Judge Rinder: Joz Norris vs Bob Slayer | TV review by Steve Bennett

Judge Rinder: Joz Norris vs Bob Slayer

Note: This review is from 2016

TV review by Steve Bennett


Here’s a first for Chortle: reviewing a fake courtroom show on daytime ITV.

But Judge Rinder risked becoming a fully-fledged sitcom today as comedians Joz Norris and Bob Slayer clashed over an unpaid debt.

The show is not usually without humour, thanks to Rinder’s sardonic putdowns, And after a sincere case involving an allegedly missold puppy (who wore a tie for his TV appearance), the barrister sent in the clowns. Or ‘comedians of some description’ as he described with mock impatience.

Norris was seeking £500 for non-payment of wages for an appearance at the 2012 Download heavy metal festival that Slayer helped to book. But Slayer claimed he ‘harmed himself trying to salvage Joz’s failed set’, so counterclaimed the same amount.

The silliness of case contrasted with formality of the courtroom, which was  shown a YouTube clip of Norris singing ‘I love sausages’ before he explained: ‘Mr Sausages is a puppet sidekick I used for a bit.’ Said sidekick then made his appearance in the witness stand, not quite a cute as a tie-wearing bichon frise.

Rinder – whose star is growing thanks to his appearances on Strictly Come Dancing and whose name apparently rhymes with ‘cinder’ not ‘grinder’ –  expressed some disbelief that after indulging in ‘mosh pits, headbanging and singing loudly about the devil, Metallica and Black Sabbath fans would stop for a bit of comedy…to leave that stage and go and see Mr Sausage.’

Would any act stand up to dry, legal scrutiny outside the environment of a  comedy tent, let alone one as silly as this? Norris – resplendent in piano keyboard tie – probably wasn’t doing the greatest job in advertising his ‘naff children’s entertainer’ shtick. ‘I know it’s a bit rubbish,’ he confessed, although he later insisted he had got better since.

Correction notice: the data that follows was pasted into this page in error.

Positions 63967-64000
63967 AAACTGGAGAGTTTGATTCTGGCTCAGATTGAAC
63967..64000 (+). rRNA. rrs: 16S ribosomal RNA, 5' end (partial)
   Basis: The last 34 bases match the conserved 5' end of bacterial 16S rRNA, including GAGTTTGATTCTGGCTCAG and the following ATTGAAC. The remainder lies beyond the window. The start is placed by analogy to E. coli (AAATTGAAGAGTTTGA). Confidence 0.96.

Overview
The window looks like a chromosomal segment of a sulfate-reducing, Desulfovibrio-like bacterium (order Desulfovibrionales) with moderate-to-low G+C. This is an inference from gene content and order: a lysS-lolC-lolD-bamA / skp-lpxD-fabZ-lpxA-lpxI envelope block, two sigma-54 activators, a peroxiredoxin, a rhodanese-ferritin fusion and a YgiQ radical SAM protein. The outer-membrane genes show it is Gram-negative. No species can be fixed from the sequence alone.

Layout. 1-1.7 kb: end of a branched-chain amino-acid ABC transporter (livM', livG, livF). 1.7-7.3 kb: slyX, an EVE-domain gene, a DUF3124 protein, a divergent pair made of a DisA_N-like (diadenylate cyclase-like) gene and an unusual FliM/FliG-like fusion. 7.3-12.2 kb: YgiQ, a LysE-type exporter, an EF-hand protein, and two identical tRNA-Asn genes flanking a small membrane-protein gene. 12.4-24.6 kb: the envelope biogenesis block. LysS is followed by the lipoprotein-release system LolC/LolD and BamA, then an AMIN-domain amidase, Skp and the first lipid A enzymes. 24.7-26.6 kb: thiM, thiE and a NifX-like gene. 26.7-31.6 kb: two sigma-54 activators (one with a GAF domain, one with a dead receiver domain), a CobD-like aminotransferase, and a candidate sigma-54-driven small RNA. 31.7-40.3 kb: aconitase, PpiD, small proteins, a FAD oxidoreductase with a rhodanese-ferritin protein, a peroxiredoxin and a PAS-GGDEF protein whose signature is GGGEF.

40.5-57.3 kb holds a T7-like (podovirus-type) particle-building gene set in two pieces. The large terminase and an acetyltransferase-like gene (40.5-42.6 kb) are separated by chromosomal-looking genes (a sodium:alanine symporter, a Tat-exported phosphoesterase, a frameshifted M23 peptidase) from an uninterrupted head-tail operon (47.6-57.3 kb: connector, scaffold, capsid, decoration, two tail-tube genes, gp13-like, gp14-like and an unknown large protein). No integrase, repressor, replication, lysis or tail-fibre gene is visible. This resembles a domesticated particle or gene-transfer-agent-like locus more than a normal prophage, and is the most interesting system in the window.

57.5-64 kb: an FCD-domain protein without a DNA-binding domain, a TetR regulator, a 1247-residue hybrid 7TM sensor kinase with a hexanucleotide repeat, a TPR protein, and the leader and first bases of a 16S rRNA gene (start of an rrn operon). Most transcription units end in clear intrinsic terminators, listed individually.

Rinder provided as much comedy as the plaintiff and defendant, ’dozing off’ as Norris described his act, sighing: ‘Are you still here?’  and shrieking: ‘I’m mildly surprised you got out alive!’ There was even a nob gag from the bench…

The TV courtroom heard how Slayer intervened six and a half minutes into Norris’s  20-minute set, saying he was concerned about  his fellow performers’ safety in the tent full of angry metalheads. ‘How was the audience responding?’ asked Rinder. ‘Give me the face of an audience member you saw’ – prompting some hammy face-pulling from Slayer.

Slayer’s festival interruption was caught on video, showing him climbing into a wheelie bin for some impromptu crowd surfing. Then came the came the shock: that Slayer broke his neck during the stunt. 

Though more to the point, another consequence was that the festival refused to pay Slayer, who in return withheld Norris’s money. 

Rinder’s verdict held many a message to comedians – not least to get things in writing.   ‘I understand you are an anarchic performer, but you shouldn’t forget this is also a business,’ he told Slayer, who was acting as a ‘de facto agent’ for Norris.

‘Bob you have to be a little more responsible financially and in every sense,’ was m'learned friend's advice. Fat chance.

  • Judge Rinder is available on the ITV Hub here.

Review date: 31 Oct 2016
Reviewed by: Steve Bennett

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